The following is a guest post by a 2016 Secure360 Twin Cities Gold Sponsor Anitian.
Like it or not, Millennials will dominate the workforce of the future. Right now, Millennials comprise about 38% of the workforce, and by 2025, that will rise to 50%. For the past year, Anitian has been researching the impact this trend will have on workforce development and information security. This post is the beginning of a series of articles, blog-entries, and presentations Anitian will produce based on our research.
Our research shows that few companies are prepared for this change. Among the many issues we have identified, the expectation of automation is one of the most disruptive issues for information security.
The Millennial generation (and to some extent GenX) has come of age in a world of ubiquitous Internet access. Moreover, they have also grown up in a world where significant aspects of their lives are automated.
Consider an obvious example: Google. Prior to the 1990s, if you did not know something, you had to go to a library or search through a book. This was time consuming, which meant you were motivated to remember whatever you looked up. Google changed all that. It put nearly unlimited information a few keystrokes away and automated the process of searching. The mere fact that Google is a verb, proves this. Don’t believe me? Well, Google it.
Consequently, we have a generation of workers who are extremely accustomed to this kind of automation. There are countless other examples: iPhones, Netflix, Facebook, Instagram, Amazon.com, and so forth…all of these are highly automated platforms with ubiquitous access to data that can do a lot of the tedious work of storing, searching, and cataloging. They also provide automated ways to alert or remind us of events.
Millennials expect this kind of access and automation in their lives and workplace. Nothing is more frustrating to a Millennial then being forced to use manual, time-consuming processes. They seem archaic and stupid, which causes them to disengage and quit. Millennials trust the cloud more than they trust a piece of paper.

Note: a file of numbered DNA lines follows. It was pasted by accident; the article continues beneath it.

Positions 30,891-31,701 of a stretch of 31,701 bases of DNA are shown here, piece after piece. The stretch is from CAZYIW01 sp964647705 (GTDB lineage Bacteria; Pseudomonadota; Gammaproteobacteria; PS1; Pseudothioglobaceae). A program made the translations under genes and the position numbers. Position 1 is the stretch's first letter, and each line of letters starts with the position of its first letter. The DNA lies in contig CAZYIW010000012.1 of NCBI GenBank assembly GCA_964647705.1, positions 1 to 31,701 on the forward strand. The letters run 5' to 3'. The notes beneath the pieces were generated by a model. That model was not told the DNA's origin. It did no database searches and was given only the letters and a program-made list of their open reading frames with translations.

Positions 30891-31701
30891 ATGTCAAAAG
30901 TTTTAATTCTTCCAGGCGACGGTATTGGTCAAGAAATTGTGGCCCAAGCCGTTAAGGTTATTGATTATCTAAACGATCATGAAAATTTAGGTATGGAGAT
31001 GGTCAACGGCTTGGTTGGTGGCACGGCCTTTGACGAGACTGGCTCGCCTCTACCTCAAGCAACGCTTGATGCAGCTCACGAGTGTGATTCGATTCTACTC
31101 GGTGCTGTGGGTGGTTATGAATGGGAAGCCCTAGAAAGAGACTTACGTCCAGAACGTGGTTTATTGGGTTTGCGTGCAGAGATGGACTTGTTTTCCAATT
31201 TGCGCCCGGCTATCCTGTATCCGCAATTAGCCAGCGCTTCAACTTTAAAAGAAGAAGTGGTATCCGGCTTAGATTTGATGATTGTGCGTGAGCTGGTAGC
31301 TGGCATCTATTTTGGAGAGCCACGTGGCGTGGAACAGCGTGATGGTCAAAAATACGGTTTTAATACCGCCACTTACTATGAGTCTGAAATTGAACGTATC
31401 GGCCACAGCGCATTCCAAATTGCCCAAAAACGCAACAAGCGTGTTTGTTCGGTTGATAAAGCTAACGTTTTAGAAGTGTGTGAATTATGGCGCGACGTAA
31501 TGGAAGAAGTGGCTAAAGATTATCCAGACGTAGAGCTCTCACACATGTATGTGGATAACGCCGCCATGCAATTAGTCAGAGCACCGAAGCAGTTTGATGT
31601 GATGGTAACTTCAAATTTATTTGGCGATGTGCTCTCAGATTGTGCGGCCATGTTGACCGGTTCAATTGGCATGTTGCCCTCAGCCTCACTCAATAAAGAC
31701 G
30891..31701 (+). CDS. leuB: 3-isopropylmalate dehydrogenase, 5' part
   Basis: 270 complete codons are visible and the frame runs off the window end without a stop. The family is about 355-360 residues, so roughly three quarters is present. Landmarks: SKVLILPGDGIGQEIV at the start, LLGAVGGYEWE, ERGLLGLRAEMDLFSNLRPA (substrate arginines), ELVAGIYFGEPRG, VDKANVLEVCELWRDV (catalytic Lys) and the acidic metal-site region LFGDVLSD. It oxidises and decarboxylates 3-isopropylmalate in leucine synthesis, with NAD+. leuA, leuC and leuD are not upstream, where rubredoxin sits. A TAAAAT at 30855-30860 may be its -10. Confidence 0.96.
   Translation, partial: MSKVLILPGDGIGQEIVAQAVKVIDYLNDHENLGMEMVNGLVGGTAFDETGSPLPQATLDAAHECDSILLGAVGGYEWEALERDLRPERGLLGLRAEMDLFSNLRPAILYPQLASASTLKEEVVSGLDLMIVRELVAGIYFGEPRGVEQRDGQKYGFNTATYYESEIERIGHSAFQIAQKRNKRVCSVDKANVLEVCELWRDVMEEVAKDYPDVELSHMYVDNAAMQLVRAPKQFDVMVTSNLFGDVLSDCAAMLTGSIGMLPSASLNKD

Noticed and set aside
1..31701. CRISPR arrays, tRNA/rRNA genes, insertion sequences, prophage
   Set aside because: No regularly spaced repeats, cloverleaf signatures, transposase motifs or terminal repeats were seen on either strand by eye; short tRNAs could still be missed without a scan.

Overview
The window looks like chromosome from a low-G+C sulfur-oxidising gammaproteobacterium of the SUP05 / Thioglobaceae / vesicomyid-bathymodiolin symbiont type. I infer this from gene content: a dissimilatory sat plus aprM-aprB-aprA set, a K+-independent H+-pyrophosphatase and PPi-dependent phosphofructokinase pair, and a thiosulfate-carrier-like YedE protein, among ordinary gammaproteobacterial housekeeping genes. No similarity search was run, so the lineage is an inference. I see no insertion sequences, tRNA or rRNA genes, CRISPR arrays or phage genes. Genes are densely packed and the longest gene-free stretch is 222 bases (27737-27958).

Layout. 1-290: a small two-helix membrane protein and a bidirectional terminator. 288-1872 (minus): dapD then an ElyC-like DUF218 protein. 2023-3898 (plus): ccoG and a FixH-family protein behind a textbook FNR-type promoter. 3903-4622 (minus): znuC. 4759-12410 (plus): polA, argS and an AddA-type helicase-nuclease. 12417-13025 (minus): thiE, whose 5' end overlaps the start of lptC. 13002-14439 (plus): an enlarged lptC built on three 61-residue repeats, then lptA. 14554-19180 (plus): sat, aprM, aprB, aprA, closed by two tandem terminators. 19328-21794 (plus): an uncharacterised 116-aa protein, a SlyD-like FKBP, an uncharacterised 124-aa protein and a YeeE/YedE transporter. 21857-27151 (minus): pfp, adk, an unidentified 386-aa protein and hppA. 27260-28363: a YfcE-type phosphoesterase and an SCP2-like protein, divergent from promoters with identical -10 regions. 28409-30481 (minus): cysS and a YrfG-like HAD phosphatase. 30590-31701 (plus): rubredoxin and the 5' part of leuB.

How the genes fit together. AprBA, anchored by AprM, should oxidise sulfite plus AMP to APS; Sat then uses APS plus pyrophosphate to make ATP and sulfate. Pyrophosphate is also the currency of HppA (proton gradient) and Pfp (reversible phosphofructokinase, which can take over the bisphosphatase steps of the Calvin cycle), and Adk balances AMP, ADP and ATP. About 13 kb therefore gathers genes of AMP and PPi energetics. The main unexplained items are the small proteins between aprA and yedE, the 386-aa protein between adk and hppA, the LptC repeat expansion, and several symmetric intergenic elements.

Information security is not immune from this issue. Staring at consoles chasing down every virus alert is stupid to a Millennial (I think it is stupid as well, and I am a GenXer). They expect this kind of work to be automated. Yet, for older executives and directors, this kind of automation is frightening. We hear it all the time in our assessments: “we cannot allow auto-blocking to impede our business.”
Except, that is exactly what is happening. The lack of automation is creating an environment where attack, compromise, and theft are more likely. It is naive to think that humans (or any internal incident response process) can work at the speed of the attackers. The “bad guys” exploit automation in every conceivable way possible. The notion that hackers are all hoodie wearing kids tapping away on keyboards is the stuff of TV shows, not reality. The sophistication of today’s attackers can outclass some of the largest software vendors in the world. And while a living person may monitor the attacks, it is the compromised servers and content distribution networks that do all the work.
Millennials know this, implicitly. Their whole life has been about automating anything they could. And for them, it seems positively archaic to reject automation, when your enemies have completely embraced it. This means if your information security program is going to be effective with the workforce of the future, it must automate. (It must do other things as well, which we will address in future posts and articles.)
The good news is automation is getting easier. The growth of Security Analytics platforms is allowing organizations to unify and automate large portions of their security monitoring. Leading Security Analytics market are companies like Cisco, IBM, BlueCoat, ForcePoint (formerly Raytheon/Websense), Palo Alto Networks, and Fortinet.
Emergent companies, like RSA’s Innovation Sandbox winner Phantom, are also developing ways to automate security operations and analysis across disparate platforms. Cisco’s Martin Roesch specifically addressed automation in his RSA Conference keynote as a crucial initiative for their future plans.
Your workforce is changing and your information security must change along with it. If you want to build the next generation security program, then you need to listen to what the next generation is saying. And they have made a very clear statement: automate or we are out of here.